closed cell insulation in attic
We are currently building a new home for our daughter. We would like to use the spray foam application, but we are getting conflicting opinions from the closed cell spray foam contractors. We are located in central Minnesota, with extreme cold (can be as low as -40 F) and heat (last week 102 F). We are acting as our own general and our primary concern is the insulation in the ceiling areas. The living, dining and kitchen areas have a 6/12 vault outside with a 4/12 vault inside with energy heel trusses. The bedroom, bath areas have an 8' flat ceiling. One contractor says to place cardboard chutes up the rafter bays in the vault, up to the roof vent and to spray against the cardboard chutes at the roof of the house. The second contractor says we don't need an airspace because the foam is a vapor barrier and that 2" of foam will not allow any heat or cold to pass through. The roofing manufacturer feels this may cause a "hot roof condition" and may void the warrenty. Our concern over the vault is that we will have approximately 48 inches of air space above the taped sheetrock ceiling before reaching the spray foam insulation, and we will be heating that area in the winter and that we will have trapped moist air above the sheetrock that will not be allowed to escape. Similarly, the flat ceilings in the house create differing opinions by the contractors. Ths first feels we should spray above the sheetrock and the second says we should blow in fiberglass over this area. We are terribly confused, but we feel this product will offer the greatest energy savings, but we do not want to make a huge mistake with the foam. Is Foam the proper application or should we revert to a blown in product. Has anyone used foam in an attic situation and how was it completed and are you satisfied? Any help anyone can offer will be greatly appreciated.
I am not a big fan of foam because of its exorbitant costs.
Foams can easily cost 3-5X more than conventional cellulose or figerglass insulations while providing no more energy saving benefits.
In fact, high density fiberglass can give you an R value equal to most open and closed cell foams and many times less the cost.
Foam insulations used in accessible attics must be also specially isolated from combustion by way of covering them with drywall, mineral wool insulation or other approved thermal barriers. Foams will ignite in a fire causing the flames to rapidly spread and produce noxious fumes including cyandie gas if not thermally protected for ignition. This can also add to the already high costs of their use.
The biggest ultimate drawback with foam insulations is that they can take decades to pay for these exorbitant materials before seeing that money applied to any real dollars saved on energy costs...
And they still do not address all heat loss issues in the structure.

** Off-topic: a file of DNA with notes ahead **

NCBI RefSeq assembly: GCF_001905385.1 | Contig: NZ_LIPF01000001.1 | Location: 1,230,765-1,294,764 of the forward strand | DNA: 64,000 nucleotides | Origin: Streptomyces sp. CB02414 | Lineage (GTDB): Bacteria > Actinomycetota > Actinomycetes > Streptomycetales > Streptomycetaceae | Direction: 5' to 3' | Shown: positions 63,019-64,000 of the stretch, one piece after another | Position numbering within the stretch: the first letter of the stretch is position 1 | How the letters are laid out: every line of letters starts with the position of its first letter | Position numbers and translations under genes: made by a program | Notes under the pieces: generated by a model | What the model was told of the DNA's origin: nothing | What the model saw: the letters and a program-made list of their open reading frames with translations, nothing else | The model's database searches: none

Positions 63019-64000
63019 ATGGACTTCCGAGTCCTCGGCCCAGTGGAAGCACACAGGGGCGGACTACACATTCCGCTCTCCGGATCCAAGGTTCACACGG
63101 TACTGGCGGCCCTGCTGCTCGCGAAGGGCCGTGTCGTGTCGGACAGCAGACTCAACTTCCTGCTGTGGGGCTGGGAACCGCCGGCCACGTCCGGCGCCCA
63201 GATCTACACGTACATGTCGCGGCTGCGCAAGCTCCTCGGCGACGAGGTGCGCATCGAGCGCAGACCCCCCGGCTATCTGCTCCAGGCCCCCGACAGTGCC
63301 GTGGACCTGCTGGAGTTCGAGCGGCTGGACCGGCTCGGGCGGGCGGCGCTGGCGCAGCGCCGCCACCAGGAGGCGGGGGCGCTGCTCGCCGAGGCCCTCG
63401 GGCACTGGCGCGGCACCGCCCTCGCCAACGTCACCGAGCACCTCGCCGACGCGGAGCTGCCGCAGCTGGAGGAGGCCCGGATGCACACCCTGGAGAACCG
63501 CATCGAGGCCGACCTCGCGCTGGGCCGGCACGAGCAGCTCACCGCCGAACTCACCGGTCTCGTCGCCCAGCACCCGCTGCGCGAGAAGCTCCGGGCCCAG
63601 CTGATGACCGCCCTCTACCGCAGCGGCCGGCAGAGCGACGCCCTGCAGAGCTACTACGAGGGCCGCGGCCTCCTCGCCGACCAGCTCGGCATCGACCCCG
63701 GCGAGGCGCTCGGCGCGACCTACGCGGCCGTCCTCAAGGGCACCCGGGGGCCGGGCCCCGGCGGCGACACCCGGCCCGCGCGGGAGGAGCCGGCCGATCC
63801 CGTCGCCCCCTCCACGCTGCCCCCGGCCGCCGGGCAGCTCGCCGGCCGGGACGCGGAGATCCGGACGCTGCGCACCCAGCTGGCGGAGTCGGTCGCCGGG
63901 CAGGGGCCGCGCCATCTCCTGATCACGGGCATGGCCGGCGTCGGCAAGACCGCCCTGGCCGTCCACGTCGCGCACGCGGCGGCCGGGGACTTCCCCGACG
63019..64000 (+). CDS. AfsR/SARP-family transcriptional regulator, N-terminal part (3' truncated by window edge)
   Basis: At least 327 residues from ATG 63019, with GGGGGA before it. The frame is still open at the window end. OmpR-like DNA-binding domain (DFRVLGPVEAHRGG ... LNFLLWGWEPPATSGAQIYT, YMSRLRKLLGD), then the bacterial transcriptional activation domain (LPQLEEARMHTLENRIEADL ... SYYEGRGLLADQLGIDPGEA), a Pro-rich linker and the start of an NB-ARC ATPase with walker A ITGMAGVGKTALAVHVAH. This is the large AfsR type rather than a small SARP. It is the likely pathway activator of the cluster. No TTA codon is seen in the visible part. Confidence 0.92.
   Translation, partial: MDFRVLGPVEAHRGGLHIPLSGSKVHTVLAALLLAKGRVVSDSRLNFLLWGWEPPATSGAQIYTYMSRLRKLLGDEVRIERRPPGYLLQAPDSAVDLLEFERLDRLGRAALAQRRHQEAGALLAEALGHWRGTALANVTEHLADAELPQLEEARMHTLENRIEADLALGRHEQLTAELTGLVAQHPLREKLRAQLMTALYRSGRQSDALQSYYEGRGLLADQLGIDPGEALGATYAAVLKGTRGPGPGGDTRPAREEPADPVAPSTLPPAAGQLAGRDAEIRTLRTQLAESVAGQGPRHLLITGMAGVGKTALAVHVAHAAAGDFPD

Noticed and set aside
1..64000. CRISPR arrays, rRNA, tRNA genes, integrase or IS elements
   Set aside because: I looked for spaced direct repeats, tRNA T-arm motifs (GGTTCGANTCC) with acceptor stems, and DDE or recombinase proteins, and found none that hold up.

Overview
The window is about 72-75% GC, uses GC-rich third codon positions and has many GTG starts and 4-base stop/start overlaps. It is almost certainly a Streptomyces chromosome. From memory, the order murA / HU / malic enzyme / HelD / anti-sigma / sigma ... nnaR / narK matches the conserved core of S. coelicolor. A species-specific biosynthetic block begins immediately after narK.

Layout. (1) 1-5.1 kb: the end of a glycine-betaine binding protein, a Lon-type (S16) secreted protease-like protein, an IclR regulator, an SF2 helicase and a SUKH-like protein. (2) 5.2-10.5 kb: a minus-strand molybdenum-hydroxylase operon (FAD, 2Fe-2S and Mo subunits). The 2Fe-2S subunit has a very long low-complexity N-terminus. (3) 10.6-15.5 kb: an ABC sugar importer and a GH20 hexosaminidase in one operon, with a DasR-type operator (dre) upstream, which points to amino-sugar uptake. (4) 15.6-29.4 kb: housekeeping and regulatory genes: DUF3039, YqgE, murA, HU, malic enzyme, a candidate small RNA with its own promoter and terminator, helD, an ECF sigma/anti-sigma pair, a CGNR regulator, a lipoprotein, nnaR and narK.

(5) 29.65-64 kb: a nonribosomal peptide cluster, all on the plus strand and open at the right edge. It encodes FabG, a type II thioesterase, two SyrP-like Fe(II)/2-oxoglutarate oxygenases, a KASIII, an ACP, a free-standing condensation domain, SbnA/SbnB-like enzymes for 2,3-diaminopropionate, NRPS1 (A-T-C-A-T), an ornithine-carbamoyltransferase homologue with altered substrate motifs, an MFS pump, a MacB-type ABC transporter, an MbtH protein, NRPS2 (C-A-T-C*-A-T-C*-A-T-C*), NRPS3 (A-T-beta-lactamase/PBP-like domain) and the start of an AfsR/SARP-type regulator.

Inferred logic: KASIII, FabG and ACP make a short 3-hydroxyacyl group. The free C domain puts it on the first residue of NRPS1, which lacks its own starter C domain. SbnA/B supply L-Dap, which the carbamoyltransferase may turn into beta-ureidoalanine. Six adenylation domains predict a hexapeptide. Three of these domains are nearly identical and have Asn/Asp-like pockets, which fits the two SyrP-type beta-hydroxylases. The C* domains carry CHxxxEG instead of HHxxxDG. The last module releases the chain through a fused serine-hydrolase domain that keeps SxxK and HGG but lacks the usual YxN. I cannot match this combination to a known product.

That doesn't make for a very cost effective or sensible way to insulate especially when money is a factor.
There are two ways to insulate an attic or rafter spaces:
1) By insulating the floor of the attic, or lower portion of your scissors trusses and then ventilating the attic..
2) By insulating the rafters right up against the roof without having the attic ventilated at all.
It is actually #1 that offers the least energy efficient design and most potential damage to shingles. The reason is that the deck immediately under the shingles in such designs will get excessively hotter in summer than if you insulate with a closed attic design. Placing the insulation directly against the underside of the roof deck makes for a cooler roof deck and cooler shingles. This is a perfectly acceptable means to insulate for shingle manufacturers.
Also, despite technically having to heat the attic space when insulating the underside of the roof deck and rafters, studies have shown the closed design in #2 above to be highly more energy efficient than conventional ventilated and insulated attics.
Moisture is not an issue with closed cell foams. Closed cell foams have perm ratings less than 1 making them true vapor barriers. For this reason they can be applied directly to the underside surfaces of rafters or to the joist cavities without worry about condensation.
When placed against the rafters, you are technically 'trapping' gaseous water vapor from the house below in the attic space, but so what? The foam keeps the surfaces in the attic well above the dew point at which condensation can occur, and the attic space is conditioned from below, so there is no worry about water vapor condensing at all.
Using closed cell foam in joist spaces also keeps water vapor out of the colder attic above because as a vapor barrier, no moisture can pass through it... so again no worries about condensed liquid water..
So regarding closed cell foams and water vapor issues, it is a win-win situation whichever place (joist or rafters) you choose to install.